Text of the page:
Lately, every time I read about a hot new indie title—whether self-published by a name author or an up-and-coming newbie—the man behind the cover art is Jeroen.
I’ve been obsessed with illustration since I was a kid. In my career, I’ve been lucky to work with children’s book illustrators and magazine illustrators, but this is the first time I’ve personally hired and teamed up with a cover artist to bring my work to life. I thought I’d take some time to ask Jeroen all the little questions I’ve been shy about asking during the few months we’ve been working together.
He graciously consented. Here’s our interview, along with links to some recent cover art by the man himself.
How do you describe the work you do? Are you a designer, an illustrator, or what? (It might help if you tell us what your training/background is.)
I consider myself a designer first. However, illustration is a skill I almost always use to assist me in creating the design I have in mind. In some cases an illustration becomes the key element of a design. Your book The Scientist & The Sociopath is an example, but the Serial-series covers I created for Blake Crouch and Joe Konrath are also illustrations, as is Suzanne Tyrpak’s Vestal Virgin cover. I also use stock photography, sometimes my own. Several of the covers I designed for Marcus Sakey feature my photos, as do several of Blake’s covers.
I guess I was fortunate to have studied graphic and typographic design at the Royal Academy of Arts in The Hague in the early- to mid-1980s. There was a strong focus on teaching the principles of design and typography, taught by people such as Gerrit Noordzij, one of the greatest type designers of his generation. There was, however, equal attention paid to illustration and photography. The philosophy was very much, "Why ask someone else to make an illustration or photograph for your design if you can do it yourself?" In retrospect I can see that graduating the year before Apple MacIntosh was introduced to the Netherlands helped as well. Knowing how lead type works, and why there are certain rules of design helps me on a daily basis. That said, I have worked on an Apple for more than 20 years now, and would consider a career change if I had to go back designing old school.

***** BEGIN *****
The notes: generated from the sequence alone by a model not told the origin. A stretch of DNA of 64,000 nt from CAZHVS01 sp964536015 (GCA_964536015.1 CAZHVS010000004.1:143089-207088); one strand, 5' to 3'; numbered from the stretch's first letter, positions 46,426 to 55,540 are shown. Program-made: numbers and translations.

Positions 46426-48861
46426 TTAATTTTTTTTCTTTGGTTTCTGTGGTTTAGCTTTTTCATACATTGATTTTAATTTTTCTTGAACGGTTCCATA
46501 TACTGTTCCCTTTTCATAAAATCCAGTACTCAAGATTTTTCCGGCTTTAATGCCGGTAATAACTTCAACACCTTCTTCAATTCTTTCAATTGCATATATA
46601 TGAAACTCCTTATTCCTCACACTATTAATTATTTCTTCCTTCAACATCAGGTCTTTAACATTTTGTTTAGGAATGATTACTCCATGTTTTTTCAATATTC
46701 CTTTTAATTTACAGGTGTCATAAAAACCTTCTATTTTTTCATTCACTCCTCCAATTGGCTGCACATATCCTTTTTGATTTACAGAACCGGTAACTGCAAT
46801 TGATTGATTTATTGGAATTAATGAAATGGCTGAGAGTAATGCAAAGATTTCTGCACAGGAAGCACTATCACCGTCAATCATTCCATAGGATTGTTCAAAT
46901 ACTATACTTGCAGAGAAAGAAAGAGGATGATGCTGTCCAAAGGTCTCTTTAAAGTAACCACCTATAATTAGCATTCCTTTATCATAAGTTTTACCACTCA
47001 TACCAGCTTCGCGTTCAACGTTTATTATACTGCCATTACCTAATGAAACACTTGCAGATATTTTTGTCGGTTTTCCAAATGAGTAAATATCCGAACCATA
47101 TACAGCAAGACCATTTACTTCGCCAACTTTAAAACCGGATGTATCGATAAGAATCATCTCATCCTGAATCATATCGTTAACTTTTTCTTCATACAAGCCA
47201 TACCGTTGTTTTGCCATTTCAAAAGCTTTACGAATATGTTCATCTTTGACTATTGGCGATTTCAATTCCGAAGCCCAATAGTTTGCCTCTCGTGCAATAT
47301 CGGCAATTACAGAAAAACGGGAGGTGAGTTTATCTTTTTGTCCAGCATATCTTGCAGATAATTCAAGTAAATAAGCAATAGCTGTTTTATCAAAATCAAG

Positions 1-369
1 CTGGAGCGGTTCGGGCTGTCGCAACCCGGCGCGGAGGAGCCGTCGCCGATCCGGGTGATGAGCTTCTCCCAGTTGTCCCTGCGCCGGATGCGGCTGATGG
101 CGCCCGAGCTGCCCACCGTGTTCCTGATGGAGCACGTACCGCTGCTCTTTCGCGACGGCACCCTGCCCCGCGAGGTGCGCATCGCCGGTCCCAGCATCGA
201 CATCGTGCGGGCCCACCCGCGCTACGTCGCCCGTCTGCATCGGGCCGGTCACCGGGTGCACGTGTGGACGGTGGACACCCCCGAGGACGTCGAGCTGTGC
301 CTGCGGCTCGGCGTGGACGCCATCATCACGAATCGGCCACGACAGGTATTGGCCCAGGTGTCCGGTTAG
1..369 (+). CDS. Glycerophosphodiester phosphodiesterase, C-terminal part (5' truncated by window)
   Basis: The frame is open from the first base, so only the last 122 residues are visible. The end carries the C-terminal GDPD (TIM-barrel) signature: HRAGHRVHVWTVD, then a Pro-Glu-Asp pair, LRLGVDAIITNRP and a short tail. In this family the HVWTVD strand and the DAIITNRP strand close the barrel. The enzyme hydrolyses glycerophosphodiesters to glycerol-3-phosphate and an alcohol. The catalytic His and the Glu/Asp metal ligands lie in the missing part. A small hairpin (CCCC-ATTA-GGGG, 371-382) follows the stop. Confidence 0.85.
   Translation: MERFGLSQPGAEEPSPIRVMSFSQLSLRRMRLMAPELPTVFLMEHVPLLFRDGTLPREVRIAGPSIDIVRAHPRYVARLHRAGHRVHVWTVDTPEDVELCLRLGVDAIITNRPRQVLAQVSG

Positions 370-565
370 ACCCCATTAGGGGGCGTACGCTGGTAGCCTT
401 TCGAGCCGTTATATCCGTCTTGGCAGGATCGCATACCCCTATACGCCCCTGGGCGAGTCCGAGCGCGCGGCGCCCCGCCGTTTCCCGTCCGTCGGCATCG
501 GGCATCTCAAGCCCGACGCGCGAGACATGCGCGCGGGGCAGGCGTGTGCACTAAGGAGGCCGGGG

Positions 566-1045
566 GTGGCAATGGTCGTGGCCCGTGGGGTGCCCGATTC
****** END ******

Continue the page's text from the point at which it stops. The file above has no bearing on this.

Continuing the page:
Everywhere I look these days, I see your name and your work. I unhesitatingly tell people that you are probably the best designer of indie book covers on the planet. Do you have any problem with that designation?
If that is your truth — so be it, I’m flattered. However, I’m sure there will be many people who beg to differ, who prefer someone else’s work. I would never use the designation myself, or even consider the thought. Like most people working in the arts, everything I do is accompanied with doubt. Is it good or is it crap? Will the client like the cover, or think it is shit?
What other types of design work do you do and how important is the indie book business to your overall workload?
Before entering the book design world about three or four years ago, I designed logos, corporate identities, websites, wayfinding, and packaging. I still do, but designing covers has become something I’m very passionate about. It is hard to say what the balance is today. A year ago I would have said 80/20 in favour of the other stuff. Today it is probably 40/60 in favour of book covers. Who knows what it’ll be next year?
About how many covers do you create a year? Is that part of your business growing?
I don’t know — I haven’t counted. I can tell you that about a year ago I worked with about 7 or 8 authors, today it is over 40. So yes, that part of my business is growing.